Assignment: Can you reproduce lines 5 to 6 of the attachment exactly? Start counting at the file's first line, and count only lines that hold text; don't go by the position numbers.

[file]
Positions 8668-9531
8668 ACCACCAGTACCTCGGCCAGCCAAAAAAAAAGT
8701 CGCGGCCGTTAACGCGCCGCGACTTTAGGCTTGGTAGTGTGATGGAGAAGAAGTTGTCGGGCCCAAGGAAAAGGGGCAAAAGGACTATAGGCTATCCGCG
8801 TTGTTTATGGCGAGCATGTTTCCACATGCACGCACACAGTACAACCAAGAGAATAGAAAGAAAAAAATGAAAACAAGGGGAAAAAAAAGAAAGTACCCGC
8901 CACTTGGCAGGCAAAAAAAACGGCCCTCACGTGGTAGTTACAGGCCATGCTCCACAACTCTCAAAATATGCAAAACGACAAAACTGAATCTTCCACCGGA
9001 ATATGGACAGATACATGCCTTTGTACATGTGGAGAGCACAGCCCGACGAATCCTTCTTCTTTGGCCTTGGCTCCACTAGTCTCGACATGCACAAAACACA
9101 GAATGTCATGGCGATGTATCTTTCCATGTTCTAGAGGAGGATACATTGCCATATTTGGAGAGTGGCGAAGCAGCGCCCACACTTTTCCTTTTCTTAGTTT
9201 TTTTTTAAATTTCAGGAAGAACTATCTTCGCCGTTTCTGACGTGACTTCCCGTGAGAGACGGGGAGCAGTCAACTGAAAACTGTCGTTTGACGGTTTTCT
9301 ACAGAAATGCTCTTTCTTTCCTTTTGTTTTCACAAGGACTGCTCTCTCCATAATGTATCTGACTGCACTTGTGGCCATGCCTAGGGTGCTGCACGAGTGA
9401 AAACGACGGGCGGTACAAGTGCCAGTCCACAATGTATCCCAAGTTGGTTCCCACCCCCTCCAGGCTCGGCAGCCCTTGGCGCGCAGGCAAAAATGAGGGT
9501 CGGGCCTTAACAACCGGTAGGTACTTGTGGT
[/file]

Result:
8901 CACTTGGCAGGCAAAAAAAACGGCCCTCACGTGGTAGTTACAGGCCATGCTCCACAACTCTCAAAATATGCAAAACGACAAAACTGAATCTTCCACCGGA
9001 ATATGGACAGATACATGCCTTTGTACATGTGGAGAGCACAGCCCGACGAATCCTTCTTCTTTGGCCTTGGCTCCACTAGTCTCGACATGCACAAAACACA